The lengthening of the moment of silence

Students stand for the elongated moment of silence. Photo Illustration by Alexandra Watkinson / Online Executive Editor.

After students rise each morning to stand for the Pledge of Allegiance, they stand in unison for a few seconds of held silence and then return to their seats, unfazed and often not caring about what the moment represents.

However, this is no longer the case as Principal Rinaldi has extended the moment of silence at Westhill High School to range anywhere from 20-30 seconds long.

Although 30 seconds may not sound like a long period of time, students have begun to notice the difference and have felt awkward during this time, thinking that the extension was a possible mistake.

Due to the fact that the majority of students do not truly utilize the time given to them during the moment of silence, it is believed that extending the silence will allow students to reflect upon their inner thoughts, possibly mourning a loss or thinking back upon an event that recently occurred.

“The moment of silence was long enough, at a certain time, where people could pray if they chose to, or could contemplate their day, or gather their thoughts. What I’ve noticed over the years… is that the moment of silence had become this split second of a moment. My first initial thought was that if we have that moment of silence, and it is for people to be able to have that time to reflect and go inside, a second or two is not really doing that justice. This is a time for mindfulness,” Mr. Rinaldi (Principal) said.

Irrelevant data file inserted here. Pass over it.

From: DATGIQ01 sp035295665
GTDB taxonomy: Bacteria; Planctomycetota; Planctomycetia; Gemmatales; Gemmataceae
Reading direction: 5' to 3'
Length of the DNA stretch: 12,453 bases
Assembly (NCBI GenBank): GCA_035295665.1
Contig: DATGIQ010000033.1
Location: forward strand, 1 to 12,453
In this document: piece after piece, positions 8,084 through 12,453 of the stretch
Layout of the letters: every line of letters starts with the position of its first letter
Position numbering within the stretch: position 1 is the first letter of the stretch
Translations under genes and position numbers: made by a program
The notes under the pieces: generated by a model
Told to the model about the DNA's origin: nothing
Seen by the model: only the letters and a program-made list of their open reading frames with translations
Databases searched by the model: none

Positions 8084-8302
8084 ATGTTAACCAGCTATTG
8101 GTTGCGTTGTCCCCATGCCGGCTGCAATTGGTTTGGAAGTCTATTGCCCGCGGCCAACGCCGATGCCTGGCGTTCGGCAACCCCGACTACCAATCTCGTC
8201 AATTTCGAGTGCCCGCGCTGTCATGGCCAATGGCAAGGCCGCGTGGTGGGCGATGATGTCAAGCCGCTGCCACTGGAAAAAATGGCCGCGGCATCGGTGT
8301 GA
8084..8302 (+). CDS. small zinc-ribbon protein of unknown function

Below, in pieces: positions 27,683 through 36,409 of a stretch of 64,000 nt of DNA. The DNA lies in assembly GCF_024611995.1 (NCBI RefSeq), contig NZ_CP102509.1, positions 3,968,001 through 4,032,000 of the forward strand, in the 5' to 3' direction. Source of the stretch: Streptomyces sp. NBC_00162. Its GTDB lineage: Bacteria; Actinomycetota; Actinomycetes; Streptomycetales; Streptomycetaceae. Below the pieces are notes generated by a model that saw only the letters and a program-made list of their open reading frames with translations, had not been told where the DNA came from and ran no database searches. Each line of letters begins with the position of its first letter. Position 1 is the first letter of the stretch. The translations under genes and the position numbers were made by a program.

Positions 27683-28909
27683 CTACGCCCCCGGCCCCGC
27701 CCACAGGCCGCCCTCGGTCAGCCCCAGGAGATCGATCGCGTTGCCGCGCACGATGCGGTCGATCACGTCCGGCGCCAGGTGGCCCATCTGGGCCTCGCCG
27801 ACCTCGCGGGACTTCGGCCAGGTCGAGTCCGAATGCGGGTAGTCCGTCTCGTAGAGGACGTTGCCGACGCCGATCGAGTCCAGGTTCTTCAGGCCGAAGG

The moment of silence can mean something different to each individual, or it can mean nothing at all, but the school still wants to make it accessible to all students to use as they choose.

Many students think that the longer moment is more of a negative than a positive, as the time is too long to the point where individuals lose focus or daydream.

“I don’t believe the longer moment of silence is necessary. Kids are not using the time as intended, and are becoming distracted or bored during that time,” David Sagastume (’19) said.

Some students enjoy the fact that it was made longer, as they think it is a useful tool to begin the day with.

“I was unaware that the silences would be getting longer when they first started and was confused by the length. I now know that it is a time for self-reflection that I value,” said Gabby Lovishuk (’19).

Westhill wants the moment of silence to be used by students for their own benefit, not a time when they quickly stand for a few seconds before returning to the lesson at hand.

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